Moreover, in light of the fairness factors listed above, Defendant has denied liability on all causes of action, and has agreed to class certification for settlement purposes only.

Should the proposed settlement be dismissed, it is probable that protracted litigation over class certification, discovery, and the actual claims at issue will commence. Because it is impossible to predict the ultimate outcome of a class action trial and the resulting impact on any class members, review of a district court's settlement approval by the Ninth Circuit is limited to an evaluation of whether the "fees and relief provisions clearly suggest the possibility that class interests gave way to self interest." Staton v. Boeing Co., 327 F.3d 938, 961 (9th Cir. 2003). In the instant case, there appears to be no evidence of collusion or overreaching. Thus, at this preliminary stage, the proposed settlement appears fair, adequate, and reasonable, appears to be the product of arm's-length and informed negotiations, and appears to treat all class members fairly. This finding will be further reviewed, according to the fairness factors listed above, following appropriate notice to the class members and a final approval hearing.

5. Attorney's Fees and Plaintiff Enhancement

In the Settlement Stipulation, the parties have agreed to compensate Plaintiff's counsel $750,000 for their fees and costs, equaling 25% of the total settlement fund, subject to approval by this Court. The Ninth Circuit held in Vizcaino v. Microsoft Corp. that in common fund cases such as the instant case, the district court has discretion to apply either the percentage of the fund method or the lodestar method for determining attorney's fees and costs. 290 F.3d 1043, 1047 (9th Cir. 2002).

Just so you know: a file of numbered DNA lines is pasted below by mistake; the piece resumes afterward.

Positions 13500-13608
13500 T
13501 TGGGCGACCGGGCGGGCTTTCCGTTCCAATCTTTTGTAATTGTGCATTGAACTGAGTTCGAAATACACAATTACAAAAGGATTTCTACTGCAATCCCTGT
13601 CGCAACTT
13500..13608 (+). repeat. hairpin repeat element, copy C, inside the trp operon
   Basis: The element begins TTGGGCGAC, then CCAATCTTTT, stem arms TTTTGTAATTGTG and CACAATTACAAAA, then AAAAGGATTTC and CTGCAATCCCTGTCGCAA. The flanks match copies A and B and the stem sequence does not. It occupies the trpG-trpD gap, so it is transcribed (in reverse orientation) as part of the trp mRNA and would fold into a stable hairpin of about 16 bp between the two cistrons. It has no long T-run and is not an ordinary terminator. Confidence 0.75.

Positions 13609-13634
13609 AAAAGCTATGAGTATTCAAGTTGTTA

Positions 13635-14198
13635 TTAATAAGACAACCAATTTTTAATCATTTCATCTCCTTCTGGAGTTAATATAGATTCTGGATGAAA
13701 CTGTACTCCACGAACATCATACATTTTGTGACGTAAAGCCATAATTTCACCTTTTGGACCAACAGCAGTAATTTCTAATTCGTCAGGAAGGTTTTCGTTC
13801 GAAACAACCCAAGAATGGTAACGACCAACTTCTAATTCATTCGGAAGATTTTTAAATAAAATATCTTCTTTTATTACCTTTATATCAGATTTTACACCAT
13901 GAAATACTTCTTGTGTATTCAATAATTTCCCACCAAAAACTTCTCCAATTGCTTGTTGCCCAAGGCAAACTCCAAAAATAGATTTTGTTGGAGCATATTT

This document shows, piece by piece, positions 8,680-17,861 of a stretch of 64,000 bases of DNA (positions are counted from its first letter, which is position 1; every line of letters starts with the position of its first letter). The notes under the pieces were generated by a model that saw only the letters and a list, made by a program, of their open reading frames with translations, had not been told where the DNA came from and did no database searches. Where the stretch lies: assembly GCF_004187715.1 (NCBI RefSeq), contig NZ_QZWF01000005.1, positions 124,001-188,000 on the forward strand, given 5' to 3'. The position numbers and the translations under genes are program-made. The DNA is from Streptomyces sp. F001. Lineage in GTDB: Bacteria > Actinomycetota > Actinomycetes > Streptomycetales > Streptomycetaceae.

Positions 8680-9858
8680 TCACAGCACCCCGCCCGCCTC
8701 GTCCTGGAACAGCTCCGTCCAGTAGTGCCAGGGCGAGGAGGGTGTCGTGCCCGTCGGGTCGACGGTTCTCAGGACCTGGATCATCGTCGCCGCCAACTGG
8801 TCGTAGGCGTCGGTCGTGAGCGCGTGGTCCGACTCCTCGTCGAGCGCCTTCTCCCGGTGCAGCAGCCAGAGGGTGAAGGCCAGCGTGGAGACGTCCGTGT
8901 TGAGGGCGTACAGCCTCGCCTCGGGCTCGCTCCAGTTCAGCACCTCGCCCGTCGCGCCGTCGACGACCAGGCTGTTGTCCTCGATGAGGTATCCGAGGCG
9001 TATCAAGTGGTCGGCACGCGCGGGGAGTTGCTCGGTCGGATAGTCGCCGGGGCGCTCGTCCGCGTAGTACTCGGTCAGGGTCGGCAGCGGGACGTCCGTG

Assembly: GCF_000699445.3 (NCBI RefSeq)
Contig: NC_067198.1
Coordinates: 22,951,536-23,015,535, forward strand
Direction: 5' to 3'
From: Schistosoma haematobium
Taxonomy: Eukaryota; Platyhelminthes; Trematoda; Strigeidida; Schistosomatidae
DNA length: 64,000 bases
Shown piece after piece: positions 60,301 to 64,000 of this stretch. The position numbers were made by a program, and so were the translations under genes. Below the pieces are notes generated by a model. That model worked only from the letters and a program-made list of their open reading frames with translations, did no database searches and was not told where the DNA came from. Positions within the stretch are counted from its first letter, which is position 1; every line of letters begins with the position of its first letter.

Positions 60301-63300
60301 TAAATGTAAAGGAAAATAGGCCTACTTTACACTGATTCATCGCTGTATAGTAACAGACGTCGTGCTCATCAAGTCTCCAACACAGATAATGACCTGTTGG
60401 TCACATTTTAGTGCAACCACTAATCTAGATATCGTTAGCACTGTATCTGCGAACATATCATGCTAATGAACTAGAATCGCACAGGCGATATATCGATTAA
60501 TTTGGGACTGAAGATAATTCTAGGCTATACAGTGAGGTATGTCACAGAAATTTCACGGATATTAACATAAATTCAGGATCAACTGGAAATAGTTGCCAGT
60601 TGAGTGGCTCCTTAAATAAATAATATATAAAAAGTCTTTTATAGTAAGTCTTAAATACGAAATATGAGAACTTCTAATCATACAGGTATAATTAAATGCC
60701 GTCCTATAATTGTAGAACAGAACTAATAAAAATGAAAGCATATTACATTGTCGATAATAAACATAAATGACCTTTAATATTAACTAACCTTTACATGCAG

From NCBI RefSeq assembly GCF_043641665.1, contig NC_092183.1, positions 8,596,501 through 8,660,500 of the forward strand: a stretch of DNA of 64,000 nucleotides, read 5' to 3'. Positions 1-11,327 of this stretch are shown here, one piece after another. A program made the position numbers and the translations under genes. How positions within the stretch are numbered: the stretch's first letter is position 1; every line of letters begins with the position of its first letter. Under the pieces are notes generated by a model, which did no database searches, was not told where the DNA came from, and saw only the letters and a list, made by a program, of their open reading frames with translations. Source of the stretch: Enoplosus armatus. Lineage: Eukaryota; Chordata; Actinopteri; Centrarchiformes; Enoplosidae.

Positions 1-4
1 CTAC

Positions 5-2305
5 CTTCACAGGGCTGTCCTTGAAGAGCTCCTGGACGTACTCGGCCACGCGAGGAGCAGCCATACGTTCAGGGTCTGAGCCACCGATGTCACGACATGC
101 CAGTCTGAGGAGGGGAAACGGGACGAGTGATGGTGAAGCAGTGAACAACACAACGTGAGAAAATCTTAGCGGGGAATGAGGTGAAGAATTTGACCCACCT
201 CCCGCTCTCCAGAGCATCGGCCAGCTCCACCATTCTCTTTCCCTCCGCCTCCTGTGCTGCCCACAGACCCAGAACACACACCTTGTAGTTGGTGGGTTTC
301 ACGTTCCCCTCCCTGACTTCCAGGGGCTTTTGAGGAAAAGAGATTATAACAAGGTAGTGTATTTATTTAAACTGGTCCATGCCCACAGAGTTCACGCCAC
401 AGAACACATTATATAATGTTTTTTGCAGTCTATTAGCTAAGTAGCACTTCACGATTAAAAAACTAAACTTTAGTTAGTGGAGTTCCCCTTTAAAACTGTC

Where the percentage method has been deemed appropriate, a benchmark of 25% of the fund is proper. Paul, Johnson, Alston & Hunt v. Graulty, 886 F.2d 268, 272 (9th Cir. 1989). This percentage may be adjusted to account for unusual circumstances. Id. Factors influencing whether a percentage method is appropriate include early settlement, achievement of an excellent result, risk, and a showing of standard fees for similar litigation. Vizcaino, 290 F.3d at 1048-50.

The lodestar method, multiplying reasonable hours worked by a reasonable rate, may be used as a cross-check on the reasonableness of fees awarded through a percentage method, but this cross-check is not required. Id. The Ninth Circuit has stated, "as always, when determining attorneys' fees, the district court should be guided by the fundamental principle that fee awards out of common funds be 'reasonable under the circumstances.'" In re Washington Pub. Power Supply Sys. Sec. Litig., 19 F.3d 1291, 1296 (9th Cir. 1994) (quoting Florida v. Dunne, 915 F.2d 542, 545 (9th Cir. 1990) (emphasis in original)).

In the instant case, Plaintiff's counsel have achieved substantial results for the class at an early stage of litigation. The common fund doctrine "rests on the perception that persons who obtain the benefit of a lawsuit without contributing to its cost are unjustly enriched at the successful litigant's expense." Staton v. Boeing Co., 327 F.3d 938, 967 (9th Cir. 2003). The common fund doctrine allows the distribution of the costs of litigation among those benefitting from the efforts of the litigants and their counsel. Paul, Johnson, Alston & Hunt, 886 F.2d at 271.